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Gravitational Potential - Practice Questions & MCQ

Edited By admin | Updated on Sep 25, 2023 25:23 PM | #NEET

Quick Facts

  • Gravitational Potential due to Uniform solid sphere is considered one the most difficult concept.

  • 22 Questions around this concept.

Solve by difficulty

A particle of mass M is situated at the centre of a spherical shell of same mass and radius a. The gravitational potential at a point situated at \frac{a}{2} distance from the centre, will be:

Which of the following most closely depicts the correct variation of the gravitation potential V(r) due to a large planet of radius R and uniform mass density ? (figures are not drawn to scale)

Concepts Covered - 5

Gravitational Potential

In a gravitational field potential V at a point, P is defined as negative of work done per unit mass in changing the position of a test mass from some reference point to the given point.

Note-usually reference point is taken as infinity and potential at infinity is taken as Zero.

We know that W =\int {\overrightarrow{F}\cdot \overrightarrow{dr}}

So V=-\frac{W}{m}=-\int \frac{\overrightarrow{F}\cdot \overrightarrow{dr}}{m}

And \vec{I}=\frac{\vec{F}}{m}

V=-\int \overrightarrow{I}\cdot \overrightarrow{dr}

V\rightarrow Gravitational potential

I\rightarrow Field Intensity

dr\rightarrow small distance

We can also write I=-\frac{dV}{dr}

Means a negative gradient of potential gives the intensity of the field .

The negative sign indicates that in the direction of intensity the potential decreases.

  • It is a scalar quantity.

  • Unit \to \; Joule/kg \; or \; m^{2}/sec^{2}

  • Dimension\: :\; \left [ M^{0}L^{2}T^{-2} \right ]

  • Gravitational Potential at a distance 'r'

If the field is produced by a point mass then 

I= \frac{GM}{r^{2}}

So V=-\int \overrightarrow{I}\cdot \overrightarrow{dr}

          V=-\frac{GM}{r}

                at r=\infty       V=0=V_{max}

 

  • Gravitational Potential difference

In the gravitational field, the work done to move a unit mass from one position to the other is known as Gravitational Potential difference.

            If the point mass M is producing the field

Point A and B are shown in the figure.

V_{A}=Gravitational potential at point A

V_{B}=Gravitational potential at point B

 

    

 

                   r_{B}\rightarrow the distance of mass at B

                  r_{A}\rightarrow distance of mass at A

             \Delta V=The gravitational potential difference in bringing mass m from point A to point B in the gravitational field produced by M.

            \Delta V=V_{B}-V_{A}=\frac{W_{A\rightarrow B}}{m}

           \Delta V=-GM\left [ \frac{1}{r_{B}}-\frac{1}{r_{A}} \right ]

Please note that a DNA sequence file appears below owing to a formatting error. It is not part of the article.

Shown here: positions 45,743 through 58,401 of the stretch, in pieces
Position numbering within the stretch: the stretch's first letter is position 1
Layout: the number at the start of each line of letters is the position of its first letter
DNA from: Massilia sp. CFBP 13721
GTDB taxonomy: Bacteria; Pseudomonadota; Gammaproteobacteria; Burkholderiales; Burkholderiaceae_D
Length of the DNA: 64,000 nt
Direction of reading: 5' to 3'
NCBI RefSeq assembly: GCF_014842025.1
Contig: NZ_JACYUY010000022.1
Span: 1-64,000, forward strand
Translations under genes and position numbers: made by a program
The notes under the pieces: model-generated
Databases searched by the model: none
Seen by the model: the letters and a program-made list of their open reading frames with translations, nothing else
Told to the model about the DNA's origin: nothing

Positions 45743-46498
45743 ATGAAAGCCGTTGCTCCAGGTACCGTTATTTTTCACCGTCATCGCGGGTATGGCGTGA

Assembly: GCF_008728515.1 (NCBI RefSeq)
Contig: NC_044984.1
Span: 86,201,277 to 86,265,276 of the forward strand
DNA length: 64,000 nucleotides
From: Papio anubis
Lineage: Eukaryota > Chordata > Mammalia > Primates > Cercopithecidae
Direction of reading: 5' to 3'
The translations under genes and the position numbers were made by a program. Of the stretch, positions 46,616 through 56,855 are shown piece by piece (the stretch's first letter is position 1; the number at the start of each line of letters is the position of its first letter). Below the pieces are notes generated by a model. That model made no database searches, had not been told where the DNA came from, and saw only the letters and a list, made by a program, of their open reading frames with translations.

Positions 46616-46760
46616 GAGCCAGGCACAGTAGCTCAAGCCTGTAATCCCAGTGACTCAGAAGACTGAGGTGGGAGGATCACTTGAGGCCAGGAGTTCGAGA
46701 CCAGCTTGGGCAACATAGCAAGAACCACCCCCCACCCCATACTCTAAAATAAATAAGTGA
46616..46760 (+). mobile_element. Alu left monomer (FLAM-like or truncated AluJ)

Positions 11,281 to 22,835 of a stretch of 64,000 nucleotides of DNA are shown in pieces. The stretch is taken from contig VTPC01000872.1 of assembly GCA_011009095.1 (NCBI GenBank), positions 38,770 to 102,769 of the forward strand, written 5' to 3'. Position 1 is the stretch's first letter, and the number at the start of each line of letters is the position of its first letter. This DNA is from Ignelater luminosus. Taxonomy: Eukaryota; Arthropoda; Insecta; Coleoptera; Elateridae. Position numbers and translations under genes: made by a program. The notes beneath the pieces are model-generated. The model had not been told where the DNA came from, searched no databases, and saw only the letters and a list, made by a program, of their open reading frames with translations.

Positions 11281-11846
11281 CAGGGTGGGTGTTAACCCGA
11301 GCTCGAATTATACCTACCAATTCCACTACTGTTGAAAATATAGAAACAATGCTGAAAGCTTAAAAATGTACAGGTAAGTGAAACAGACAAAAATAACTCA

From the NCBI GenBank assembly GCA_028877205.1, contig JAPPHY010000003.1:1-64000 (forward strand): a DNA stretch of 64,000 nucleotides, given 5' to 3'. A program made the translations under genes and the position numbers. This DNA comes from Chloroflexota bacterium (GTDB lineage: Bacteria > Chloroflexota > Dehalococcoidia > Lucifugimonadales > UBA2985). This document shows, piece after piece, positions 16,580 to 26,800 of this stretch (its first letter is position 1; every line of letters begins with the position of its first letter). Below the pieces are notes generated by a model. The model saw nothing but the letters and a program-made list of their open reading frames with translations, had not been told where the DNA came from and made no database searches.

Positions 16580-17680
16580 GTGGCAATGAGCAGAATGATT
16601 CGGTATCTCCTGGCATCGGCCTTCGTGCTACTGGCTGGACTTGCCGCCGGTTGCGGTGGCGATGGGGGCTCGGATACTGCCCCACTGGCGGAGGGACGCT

• Superposition of Gravitational potential

The net gravitational potential at a given point due to different point masses (M1,M2,M3…) can be calculated  by doing a scalar sum of their individuals Gravitational potential.

         V=V_{1}+V_{2}+V_{3}\cdot \cdot \cdot \cdot

              =-\frac{GM_1}{r_{1}}-\frac{GM_2}{r_{2}}-\frac{GM_3}{r_{3}}\cdot \cdot \cdot \cdot

           V=-G\: \sum_{i=1}^{i=n} \frac{M_{i}}{r_{i}}

M_{i}\rightarrow mass 

r_{i}\rightarrow distances

 

  • Point of zero potential

           Let m1 and m2 are separated at a distance d from each other

 

          

And P is the point where net Gravitational potential V=V_{1}+V_{2} =0

Then P is the point of zero Gravitational potential 

Let point P is at distance x from m1

Then For point P  

V=V_{1}+V_{2} =0

-\frac{Gm_1}{r_1}-\frac{Gm_2}{r_2}=0

-\frac{Gm_1}{x}-\frac{Gm_2}{d-x}=0

               So x=\frac{m_1d}{m_1-m_2}

Gravitational potential due to Uniform circular ring

For Uniform circular ring

r= distance from ring

a\rightarrow radius of Ring

V\rightarrow Potential 

 

At a point on its Axis 

V=-\frac{GM}{\sqrt{a^{2}+r^{2}}}

At the center 

V=-\frac{GM}{a}

Gravitational Potential due to Uniform disc

For Uniform disc

 

a \rightarrow Radius of disc

M-mass of disc

  • At the center of the disc 

              V=-\frac{2GM}{a}

  • At a point on its axis

                    V=-\frac{2GM}{a^2}(\sqrt{a^2+x^2}-x)

Gravitational Potential due to spherical shell

 For Spherical shell

 

R\rightarrow Radius of shell

r\rightarrow distance from the center of the shell

 

  • Inside the surface

          r<R

       V=-\frac{GM}{R}

  • on the surface

          r=R

       V=-\frac{GM}{R}

  • Outside the surface 

        r>R

      V=-\frac{GM}{r}

Gravitational Potential due to Uniform solid sphere

 

Uniform solid sphere

R\rightarrow Radius of sphere

M\rightarrow Mass of sphere

r\rightarrow distance from the center of sphere

  • Inside the surface 

            r<R

        V=-\frac{GM}{2R}\left[3-\left ( \frac{r}{R} \right )^{2}\right]

  • on the surface

        V_{surface}=-\frac{GM}{R}

  • Outside the surface

          V=-\frac{GM}{r}

  • Tip-Vcentre=\frac{3}{2}Vsurface

Study it with Videos

Gravitational Potential
Gravitational potential due to Uniform circular ring
Gravitational Potential due to Uniform disc

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